Thursday, 19 October 2017
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JamesSaoBentoA few weeks ago, some of Lisbon’s official buildings held an open day, to welcome members of the public. I visited one of them: the Prime Minister’s residence.

We were standing in a line of well-dressed Portuguese waiting to go through a metal detector. Apparently this appliance wasn’t functioning correctly as a friendly policeman was waving people through without any further security check. This laid back attitude could almost be taken as a metaphor for the current Portuguese administration, in which empathy and confidence-building are both playing an important part.

The Portuguese Prime Minister’s official residence and office is housed in a modest-sized early 19th century neo-classical villa. The nerve centre of the Portuguese state is entirely unpretentious, its reception rooms almost cosy, in the image of the present incumbent of the Prime Ministerial office, the jovial António Costa.

The only room in the house which could possibly be described as formal is the dining room. Dining is a serious matter for the Portuguese and, in this official context, it is easy to imagine gastronomy serving as a seductive diplomatic tool.

By the time we had visited the ground floor of the villa and emerged into the garden, the Republican party was in full swing. The Portuguese are always up for a party and entire families had turned out for the occasion, bringing children and grandparents with them.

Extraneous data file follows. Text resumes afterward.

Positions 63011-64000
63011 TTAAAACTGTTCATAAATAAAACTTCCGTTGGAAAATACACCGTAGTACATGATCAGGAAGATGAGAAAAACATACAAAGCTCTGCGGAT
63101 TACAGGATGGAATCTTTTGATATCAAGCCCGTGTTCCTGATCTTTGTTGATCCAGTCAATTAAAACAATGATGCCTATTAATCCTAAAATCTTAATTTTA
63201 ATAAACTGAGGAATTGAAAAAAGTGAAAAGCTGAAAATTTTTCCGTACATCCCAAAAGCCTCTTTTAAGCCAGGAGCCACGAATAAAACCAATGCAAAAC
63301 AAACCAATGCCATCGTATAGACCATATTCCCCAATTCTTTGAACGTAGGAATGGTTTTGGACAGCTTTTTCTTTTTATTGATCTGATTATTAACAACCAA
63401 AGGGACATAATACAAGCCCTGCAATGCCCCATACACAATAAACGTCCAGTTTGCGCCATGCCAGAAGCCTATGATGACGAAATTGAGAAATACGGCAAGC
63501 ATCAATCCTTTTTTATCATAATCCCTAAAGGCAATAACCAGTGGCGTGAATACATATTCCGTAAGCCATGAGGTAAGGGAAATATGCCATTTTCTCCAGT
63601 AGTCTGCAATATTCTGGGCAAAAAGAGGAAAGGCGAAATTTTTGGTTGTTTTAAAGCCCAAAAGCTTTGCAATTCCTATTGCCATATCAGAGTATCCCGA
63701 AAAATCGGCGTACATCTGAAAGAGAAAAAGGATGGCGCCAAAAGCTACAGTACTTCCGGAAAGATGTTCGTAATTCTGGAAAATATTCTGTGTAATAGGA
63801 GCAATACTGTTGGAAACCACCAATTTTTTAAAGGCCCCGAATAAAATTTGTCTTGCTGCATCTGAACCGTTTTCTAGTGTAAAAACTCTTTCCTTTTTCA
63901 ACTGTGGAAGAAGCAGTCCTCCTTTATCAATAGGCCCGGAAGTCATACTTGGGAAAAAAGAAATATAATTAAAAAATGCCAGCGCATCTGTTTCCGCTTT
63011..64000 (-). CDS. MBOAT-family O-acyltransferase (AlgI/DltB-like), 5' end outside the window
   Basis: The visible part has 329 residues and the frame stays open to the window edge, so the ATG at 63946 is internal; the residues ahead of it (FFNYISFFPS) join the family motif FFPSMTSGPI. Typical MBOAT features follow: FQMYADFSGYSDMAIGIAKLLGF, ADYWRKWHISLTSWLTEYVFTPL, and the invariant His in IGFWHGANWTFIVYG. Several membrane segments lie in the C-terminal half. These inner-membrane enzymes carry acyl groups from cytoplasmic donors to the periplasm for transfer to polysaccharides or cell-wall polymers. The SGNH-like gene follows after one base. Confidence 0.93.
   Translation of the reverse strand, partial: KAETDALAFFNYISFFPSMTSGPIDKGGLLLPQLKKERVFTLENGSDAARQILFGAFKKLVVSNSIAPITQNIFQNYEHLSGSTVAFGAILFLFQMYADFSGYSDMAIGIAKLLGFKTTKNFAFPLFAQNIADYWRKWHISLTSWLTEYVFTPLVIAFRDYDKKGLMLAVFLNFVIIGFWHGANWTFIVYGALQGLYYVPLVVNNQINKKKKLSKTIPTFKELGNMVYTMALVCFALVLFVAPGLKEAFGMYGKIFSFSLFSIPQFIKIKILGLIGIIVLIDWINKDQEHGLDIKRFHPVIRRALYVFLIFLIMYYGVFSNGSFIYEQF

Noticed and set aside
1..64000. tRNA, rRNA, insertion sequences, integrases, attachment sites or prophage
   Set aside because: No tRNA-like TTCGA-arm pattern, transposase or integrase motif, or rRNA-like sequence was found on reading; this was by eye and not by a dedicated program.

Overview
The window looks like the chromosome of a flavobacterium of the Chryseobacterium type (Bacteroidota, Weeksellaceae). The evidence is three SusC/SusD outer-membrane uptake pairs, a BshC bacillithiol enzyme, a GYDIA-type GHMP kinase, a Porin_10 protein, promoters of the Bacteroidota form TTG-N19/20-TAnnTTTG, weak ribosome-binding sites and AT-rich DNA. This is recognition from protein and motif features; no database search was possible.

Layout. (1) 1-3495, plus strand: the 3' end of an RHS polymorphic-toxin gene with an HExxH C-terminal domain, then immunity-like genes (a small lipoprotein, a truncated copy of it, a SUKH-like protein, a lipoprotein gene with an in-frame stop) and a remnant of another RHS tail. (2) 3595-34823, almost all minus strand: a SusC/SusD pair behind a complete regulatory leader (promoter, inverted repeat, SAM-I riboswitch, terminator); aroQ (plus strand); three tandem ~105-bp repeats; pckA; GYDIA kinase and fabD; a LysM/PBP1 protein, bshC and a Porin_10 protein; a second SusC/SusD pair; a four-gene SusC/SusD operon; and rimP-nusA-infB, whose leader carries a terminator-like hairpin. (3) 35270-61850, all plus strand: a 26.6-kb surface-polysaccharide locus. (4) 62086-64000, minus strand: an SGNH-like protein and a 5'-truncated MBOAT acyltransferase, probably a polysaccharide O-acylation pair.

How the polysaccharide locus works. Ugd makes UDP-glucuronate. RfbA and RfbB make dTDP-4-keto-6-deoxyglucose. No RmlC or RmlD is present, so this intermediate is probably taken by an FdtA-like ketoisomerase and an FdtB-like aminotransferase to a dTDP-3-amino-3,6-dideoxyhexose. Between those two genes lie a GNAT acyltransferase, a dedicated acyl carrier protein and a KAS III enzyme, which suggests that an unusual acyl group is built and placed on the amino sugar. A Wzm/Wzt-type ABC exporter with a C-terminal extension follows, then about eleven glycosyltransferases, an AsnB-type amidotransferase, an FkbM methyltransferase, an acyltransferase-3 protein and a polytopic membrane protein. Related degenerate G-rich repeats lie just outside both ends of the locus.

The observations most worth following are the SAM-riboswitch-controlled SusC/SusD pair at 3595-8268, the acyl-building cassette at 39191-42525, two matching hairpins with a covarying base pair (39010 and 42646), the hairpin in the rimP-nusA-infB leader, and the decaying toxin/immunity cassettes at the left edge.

Most of the guests appeared to be middle class and many what the French call bobo or even gauche caviar – António Costa himself is a Socialist – and there seemed to be a shortage of more popular types among the crowd. My companion pointed out a well-known actress, sitting on the lawn smoking a cigarette.

António Costa unveiled a piece of sculpture which, deprived of its covering sheet, looked like someone had abandoned a pile of construction material in the garden. The Prime Minister gave a speech, beaming from beginning to end, and the artist was congratulated for his work.

Not much of what the PM was saying was audible as some people were continuing their individual conversations, showing a typically Portuguese disregard for officialdom. Small groups began to detach themselves from the main event as someone had discovered a food alley and soon everyone appeared to be clutching a hotdog or an ice cream.

The culminating moment of the evening was a performance by the Portuguese pianist and singer Jorge Palma given on a grand piano which had been installed on the villa’s terrace. Now in his late sixties, Palma has long grey hair and cuts a fairly corpulent figure. Although some members of the audience might have been forgiven for thinking that Palma is also past his musical prime, he remains immensely popular and each of the well-known melodies Palma thumped out on the keys was greeted with delighted applause, the audience singing along with the musician.

Finally it was time for everyone to disperse. The evening air was cooling and the ice cream stall had closed. The party had been an impressive exercise in political communication.




The author, James Mayor, is the founder of Grape Discoveries, a wine and culture boutique travel company

See the 'Grape Discoveries' website